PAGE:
Connection Between Animal Abuse and Other Criminal Behavior

The connection between animal abuse and other criminal behaviors was recognized, long before the evolution of the social sciences and institutions with which we now address such behaviors. In his famous series of 1751 engravings, “The Four Stages of Cruelty,” William Hogarth traced the life path of the fictional Tom Nero:  Stage 1 depicts Tom as a boy, torturing a dog; Stage 4 shows Tom’s body, fresh from the gallows where he was hanged for murder, being dissected in an anatomical theater. Animal cruelty has long been recognized as a signature pathology of the most serious violent offenders. As a boy, Jeffrey Dahmer impaled the heads of cats and dogs on sticks; Theodore Bundy, implicated in the murders of some three dozen people, told of watching his grandfather torture animals; David Berkowitz, the “Son of Sam,” poisoned his mother’s parakeet.

But the intuitions that informed the narrative arc of Tom Nero are now being borne out by empirical research. A paper published in a psychiatry journal in 2004, “A Study of Firesetting and Animal Cruelty in Children: Family Influences and Adolescent Outcomes,” found that over a 10-year period, 6-to-12-year-old children who were described as being cruel to animals were more than twice as likely as other children in the study to be reported to juvenile authorities for a violent offense. In an October 2005 paper published in Journal of Community Health, a team of researchers conducting a study over seven years in 11 metropolitan areas determined that pet abuse was one of five factors that predicted who would begin other abusive behaviors. In a 1995 study, nearly a third of pet-owning victims of domestic abuse, meanwhile, reported that one or more of their children had killed or harmed a pet.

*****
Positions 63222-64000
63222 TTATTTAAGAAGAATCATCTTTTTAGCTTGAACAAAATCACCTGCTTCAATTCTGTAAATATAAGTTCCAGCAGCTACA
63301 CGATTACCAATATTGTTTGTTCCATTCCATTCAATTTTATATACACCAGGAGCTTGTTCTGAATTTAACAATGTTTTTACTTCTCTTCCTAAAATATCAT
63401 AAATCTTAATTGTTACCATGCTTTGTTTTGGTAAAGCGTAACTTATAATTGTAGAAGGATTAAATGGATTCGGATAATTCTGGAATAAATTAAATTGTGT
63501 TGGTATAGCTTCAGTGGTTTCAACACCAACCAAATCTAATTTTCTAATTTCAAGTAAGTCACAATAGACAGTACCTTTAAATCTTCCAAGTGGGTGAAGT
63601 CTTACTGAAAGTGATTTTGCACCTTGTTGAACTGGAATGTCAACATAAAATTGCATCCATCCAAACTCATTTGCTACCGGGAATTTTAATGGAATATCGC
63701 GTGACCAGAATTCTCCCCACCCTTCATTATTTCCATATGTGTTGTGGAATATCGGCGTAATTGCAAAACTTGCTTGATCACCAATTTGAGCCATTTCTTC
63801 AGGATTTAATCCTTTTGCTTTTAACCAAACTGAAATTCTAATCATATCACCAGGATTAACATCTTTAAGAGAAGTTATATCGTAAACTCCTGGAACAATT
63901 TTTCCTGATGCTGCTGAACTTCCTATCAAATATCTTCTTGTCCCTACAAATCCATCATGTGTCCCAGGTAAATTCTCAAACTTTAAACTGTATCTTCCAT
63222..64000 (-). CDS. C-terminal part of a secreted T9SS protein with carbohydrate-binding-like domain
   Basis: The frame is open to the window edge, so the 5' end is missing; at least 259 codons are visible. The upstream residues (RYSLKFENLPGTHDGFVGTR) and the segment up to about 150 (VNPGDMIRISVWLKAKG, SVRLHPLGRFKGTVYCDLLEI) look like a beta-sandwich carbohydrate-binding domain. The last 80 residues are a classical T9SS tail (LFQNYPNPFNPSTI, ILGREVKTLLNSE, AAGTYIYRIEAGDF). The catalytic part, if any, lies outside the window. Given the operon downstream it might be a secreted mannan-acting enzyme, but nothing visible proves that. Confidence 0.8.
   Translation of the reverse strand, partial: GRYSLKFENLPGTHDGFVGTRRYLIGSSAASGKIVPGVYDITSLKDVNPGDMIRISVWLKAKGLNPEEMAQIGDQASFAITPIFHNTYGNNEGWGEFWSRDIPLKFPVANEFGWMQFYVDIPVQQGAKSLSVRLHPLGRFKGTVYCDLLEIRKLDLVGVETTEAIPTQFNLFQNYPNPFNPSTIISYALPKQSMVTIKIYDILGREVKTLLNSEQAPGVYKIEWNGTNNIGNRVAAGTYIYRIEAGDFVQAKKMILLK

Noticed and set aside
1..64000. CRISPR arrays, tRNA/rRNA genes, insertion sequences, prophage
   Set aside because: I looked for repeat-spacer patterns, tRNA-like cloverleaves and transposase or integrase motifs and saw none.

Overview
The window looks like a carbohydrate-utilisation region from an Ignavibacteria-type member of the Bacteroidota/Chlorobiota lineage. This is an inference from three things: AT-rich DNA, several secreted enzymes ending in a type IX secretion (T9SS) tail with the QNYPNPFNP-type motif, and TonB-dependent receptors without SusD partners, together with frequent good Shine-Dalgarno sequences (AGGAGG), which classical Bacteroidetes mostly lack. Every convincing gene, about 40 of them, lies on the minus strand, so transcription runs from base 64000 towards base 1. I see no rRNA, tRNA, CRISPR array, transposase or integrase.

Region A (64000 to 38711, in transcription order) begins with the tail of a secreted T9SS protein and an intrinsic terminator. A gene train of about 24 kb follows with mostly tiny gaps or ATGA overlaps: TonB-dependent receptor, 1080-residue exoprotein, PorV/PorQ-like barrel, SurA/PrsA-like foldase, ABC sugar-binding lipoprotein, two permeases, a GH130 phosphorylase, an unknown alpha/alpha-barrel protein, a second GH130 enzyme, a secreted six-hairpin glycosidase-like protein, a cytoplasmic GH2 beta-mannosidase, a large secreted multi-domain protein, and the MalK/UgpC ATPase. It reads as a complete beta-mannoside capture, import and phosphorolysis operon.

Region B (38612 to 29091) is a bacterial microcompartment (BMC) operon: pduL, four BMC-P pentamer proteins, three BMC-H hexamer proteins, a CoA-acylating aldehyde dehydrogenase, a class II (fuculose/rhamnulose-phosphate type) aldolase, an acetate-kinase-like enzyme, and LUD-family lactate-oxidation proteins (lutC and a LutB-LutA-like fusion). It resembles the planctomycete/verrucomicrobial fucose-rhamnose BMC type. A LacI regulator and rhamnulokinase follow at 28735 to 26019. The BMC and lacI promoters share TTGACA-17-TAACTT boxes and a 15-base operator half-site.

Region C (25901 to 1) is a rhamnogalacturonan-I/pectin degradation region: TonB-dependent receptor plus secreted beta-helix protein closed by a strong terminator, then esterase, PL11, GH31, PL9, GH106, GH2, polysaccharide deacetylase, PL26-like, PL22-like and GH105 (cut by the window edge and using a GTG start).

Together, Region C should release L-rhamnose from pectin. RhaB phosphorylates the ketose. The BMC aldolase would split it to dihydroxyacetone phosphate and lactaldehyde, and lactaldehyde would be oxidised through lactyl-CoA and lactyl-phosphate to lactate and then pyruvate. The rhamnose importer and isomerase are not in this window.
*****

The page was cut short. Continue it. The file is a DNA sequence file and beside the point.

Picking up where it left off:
The link between animal abuse and interpersonal violence is becoming so well established that many U.S. communities now cross-train social-service and animal-control agencies in how to recognize signs of animal abuse as possible indicators of other abusive behaviors. In Illinois and several other states, new laws mandate that veterinarians notify the police if their suspicions are aroused by the condition of the animals they treat. The state of California recently added Humane Society and animal-control officers to the list of professionals bound by law to report suspected child abuse and is now considering a bill in the State Legislature that would list animal abusers on the same type of online registry as sex offenders and arsonists.

 “It really has only been in recent years that there’s been more free and accurate reporting with respect to animal cruelty, just like 30 years ago domestic violence was not something that was commonly reported,” she said. “Clearly every act of violence committed against an animal is not a sign that somebody is going to hurt a person. But when there’s a pattern of abusive behavior in a family scenario, then everyone from animal-control to family advocates to the court system needs to consider all vulnerable victims, including animals, and understand that violence is violence.”